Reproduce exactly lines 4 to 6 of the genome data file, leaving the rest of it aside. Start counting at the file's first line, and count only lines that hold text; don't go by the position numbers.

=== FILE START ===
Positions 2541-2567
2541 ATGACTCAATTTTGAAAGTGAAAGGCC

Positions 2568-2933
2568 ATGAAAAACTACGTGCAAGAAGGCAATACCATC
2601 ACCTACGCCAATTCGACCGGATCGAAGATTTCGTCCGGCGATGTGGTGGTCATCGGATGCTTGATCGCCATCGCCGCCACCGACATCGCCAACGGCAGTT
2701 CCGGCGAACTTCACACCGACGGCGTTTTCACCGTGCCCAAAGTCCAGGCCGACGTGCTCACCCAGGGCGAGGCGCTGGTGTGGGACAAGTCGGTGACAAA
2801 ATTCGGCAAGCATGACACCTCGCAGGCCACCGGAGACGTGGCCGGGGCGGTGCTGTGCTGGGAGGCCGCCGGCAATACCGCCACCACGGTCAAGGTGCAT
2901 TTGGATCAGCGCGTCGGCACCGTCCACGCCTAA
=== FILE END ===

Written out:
2568 ATGAAAAACTACGTGCAAGAAGGCAATACCATC
2601 ACCTACGCCAATTCGACCGGATCGAAGATTTCGTCCGGCGATGTGGTGGTCATCGGATGCTTGATCGCCATCGCCGCCACCGACATCGCCAACGGCAGTT
2701 CCGGCGAACTTCACACCGACGGCGTTTTCACCGTGCCCAAAGTCCAGGCCGACGTGCTCACCCAGGGCGAGGCGCTGGTGTGGGACAAGTCGGTGACAAA